Learn how these advanced metrics can help your team.
Advanced Basketball Stats are just starting to take off in the NBA and College Basketball. Now, we’re in the process of bringing them to every level of amateur basketball.
One of the first areas that the basketball community needed to address was an understanding of how efficient different players are at scoring. Field Goal Percentage was supposed to do this in one simple analytic. However, FG% doesn’t differentiate between 2pt attempts and 3pt attempts, nor does it take into account free throws. So FG% really only tells you about one of the three different ways to score in basketball. Effective Field Goal Percentage and True Shooting Percentage were made to fill that gap.
The idea behind eFG% is that shooting percentages should reflect the basic fact that a three pointer is worth more than a two pointer (by one point, obviously). While this doesn’t seem like a groundbreaking revelation, FG% fails to account for this. Say two players both shot 4/10 from the floor, but one player hit a three and the other didn’t. Both have the same shooting percentage of .400. But wouldn’t you rather have 9 points on 10 shots than 8 points on 10 shots? Yes. eFG% tells you what the FG% of a player would be if you counted total points scored on shots made instead of simply shots made.
If it seems like eFG% was created by 3pt specialists to provide them with leverage in negotiating contracts, that’s because it was. No, really. A 3pt made is worth one more point than a 2pt made, which is reflected in the formula. The exact formula is:
eFG% = (.5 x 3PM + FG) / FGA
There are two big drawbacks to eFG%. The first is that it only sheds light on players who take and make a lot of three point shots. If you don’t take three point shots, then your eFG% and FG% will be identical. The second problem is that it doesn’t include free throws. Which brings us to…
Effective Field Goal Percentage was a step forward, but is still incomplete as it doesn’t include free throws. True Shooting Percentage is designed to be a comprehensive measure of how efficiently a player scores, regardless of the method. It takes eFG% and goes one step further, including free throws in the equation.
There are two reasons to include free throws in any formula designed to measure scoring efficiency: 1) some players are better free throw shooters than others; and 2) some players (generally those that take a high percentage of shots near the basket) shoot more often than others. Both parts of this equation are equally important – it does a player no good if they shoot a ton of free throws but can’t make any, nor does it do them any good if they’re perfect from the stripe but rarely get there.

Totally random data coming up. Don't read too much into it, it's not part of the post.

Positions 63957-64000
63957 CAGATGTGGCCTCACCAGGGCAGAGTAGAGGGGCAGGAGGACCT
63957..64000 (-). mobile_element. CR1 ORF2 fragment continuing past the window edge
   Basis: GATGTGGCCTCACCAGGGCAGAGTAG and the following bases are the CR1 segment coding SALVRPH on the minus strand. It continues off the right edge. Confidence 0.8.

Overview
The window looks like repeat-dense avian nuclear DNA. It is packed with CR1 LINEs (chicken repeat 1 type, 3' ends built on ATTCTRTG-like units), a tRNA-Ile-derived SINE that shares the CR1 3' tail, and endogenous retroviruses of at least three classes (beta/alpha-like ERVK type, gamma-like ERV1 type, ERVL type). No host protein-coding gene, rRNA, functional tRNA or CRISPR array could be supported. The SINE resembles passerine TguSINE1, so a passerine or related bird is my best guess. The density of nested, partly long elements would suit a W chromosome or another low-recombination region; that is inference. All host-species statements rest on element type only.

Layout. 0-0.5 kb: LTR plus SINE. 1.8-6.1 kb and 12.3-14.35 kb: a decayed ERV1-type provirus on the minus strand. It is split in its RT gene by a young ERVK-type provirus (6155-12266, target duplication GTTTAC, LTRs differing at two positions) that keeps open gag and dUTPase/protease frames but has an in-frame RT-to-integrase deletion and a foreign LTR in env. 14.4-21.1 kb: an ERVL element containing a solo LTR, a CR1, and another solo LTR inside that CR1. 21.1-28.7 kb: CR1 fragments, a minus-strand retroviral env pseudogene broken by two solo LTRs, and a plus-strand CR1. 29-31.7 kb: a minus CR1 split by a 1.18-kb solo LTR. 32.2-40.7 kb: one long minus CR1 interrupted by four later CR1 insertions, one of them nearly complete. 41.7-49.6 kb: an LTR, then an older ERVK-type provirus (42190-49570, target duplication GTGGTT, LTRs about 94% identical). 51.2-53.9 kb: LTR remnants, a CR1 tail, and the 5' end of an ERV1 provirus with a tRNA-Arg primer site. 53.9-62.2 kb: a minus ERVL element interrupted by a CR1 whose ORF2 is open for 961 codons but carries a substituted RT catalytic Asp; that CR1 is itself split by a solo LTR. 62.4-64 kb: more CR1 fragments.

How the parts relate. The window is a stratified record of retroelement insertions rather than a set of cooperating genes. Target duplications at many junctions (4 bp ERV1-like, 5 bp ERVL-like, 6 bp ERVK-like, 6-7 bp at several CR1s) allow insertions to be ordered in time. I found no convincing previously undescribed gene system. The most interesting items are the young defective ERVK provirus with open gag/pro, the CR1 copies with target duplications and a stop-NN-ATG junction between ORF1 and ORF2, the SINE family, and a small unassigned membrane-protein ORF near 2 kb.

So TS% attempts to measure how many points a player scored, relative to the number of possessions they used (more accurately, it’s points per possession divided by two to look like FG%). The formula is:
TS% = PTS / ((.44 x FTA + FGA) x 2)
Let’s look at two player lines to see the difference in these stats. Here is the shooting line for each player:
And here are their advanced stats:
Notice that Player A had a higher eFG%, but a lower TS% than Player B. This is because Player A actually had a better day shooting the ball (5/10 from the field instead of 4/9), but Player B was actually the more efficient scorer. Player A had 13 points on 12 used possessions, but Player B was more efficient with 15 points on the same number of possessions.
While eFG% can tell you who had the better shooting day from the floor, TS% is able to accurately tell you who was the more efficient scorer during the game.
Note: The .44 in TS% is an attempt to correct for the fact that most free throws come in pairs, but not all free throws are the result of a possession. Specifically, it’s designed to account for and-1′s and technical free throws. This is generally quite accurate in the aggregate, but be aware that on a per-game basis it can be slightly off.
James Harden is a regular near the top of the TS% leader boards.